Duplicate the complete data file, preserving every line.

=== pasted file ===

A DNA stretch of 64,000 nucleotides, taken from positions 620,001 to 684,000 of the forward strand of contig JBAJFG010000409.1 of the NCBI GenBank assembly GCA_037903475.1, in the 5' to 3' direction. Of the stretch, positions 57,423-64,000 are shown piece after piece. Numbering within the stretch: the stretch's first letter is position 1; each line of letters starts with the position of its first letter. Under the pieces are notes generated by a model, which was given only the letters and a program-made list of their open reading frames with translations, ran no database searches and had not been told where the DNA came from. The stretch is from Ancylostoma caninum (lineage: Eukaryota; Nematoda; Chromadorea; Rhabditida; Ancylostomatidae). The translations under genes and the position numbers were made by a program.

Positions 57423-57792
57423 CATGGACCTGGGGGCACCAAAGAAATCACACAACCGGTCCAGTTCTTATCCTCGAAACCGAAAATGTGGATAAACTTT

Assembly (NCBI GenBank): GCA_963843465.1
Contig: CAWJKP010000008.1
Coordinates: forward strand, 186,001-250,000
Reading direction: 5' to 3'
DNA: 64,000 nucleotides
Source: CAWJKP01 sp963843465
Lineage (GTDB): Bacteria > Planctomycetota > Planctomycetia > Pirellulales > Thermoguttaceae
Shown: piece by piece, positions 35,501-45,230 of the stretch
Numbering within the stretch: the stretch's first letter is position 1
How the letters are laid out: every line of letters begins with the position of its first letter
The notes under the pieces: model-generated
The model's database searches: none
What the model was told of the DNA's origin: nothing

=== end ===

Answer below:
A DNA stretch of 64,000 nucleotides, taken from positions 620,001 to 684,000 of the forward strand of contig JBAJFG010000409.1 of the NCBI GenBank assembly GCA_037903475.1, in the 5' to 3' direction. Of the stretch, positions 57,423-64,000 are shown piece after piece. Numbering within the stretch: the stretch's first letter is position 1; each line of letters starts with the position of its first letter. Under the pieces are notes generated by a model, which was given only the letters and a program-made list of their open reading frames with translations, ran no database searches and had not been told where the DNA came from. The stretch is from Ancylostoma caninum (lineage: Eukaryota; Nematoda; Chromadorea; Rhabditida; Ancylostomatidae). The translations under genes and the position numbers were made by a program.

Positions 57423-57792
57423 CATGGACCTGGGGGCACCAAAGAAATCACACAACCGGTCCAGTTCTTATCCTCGAAACCGAAAATGTGGATAAACTTT

Assembly (NCBI GenBank): GCA_963843465.1
Contig: CAWJKP010000008.1
Coordinates: forward strand, 186,001-250,000
Reading direction: 5' to 3'
DNA: 64,000 nucleotides
Source: CAWJKP01 sp963843465
Lineage (GTDB): Bacteria > Planctomycetota > Planctomycetia > Pirellulales > Thermoguttaceae
Shown: piece by piece, positions 35,501-45,230 of the stretch
Numbering within the stretch: the stretch's first letter is position 1
How the letters are laid out: every line of letters begins with the position of its first letter
The notes under the pieces: model-generated
The model's database searches: none
What the model was told of the DNA's origin: nothing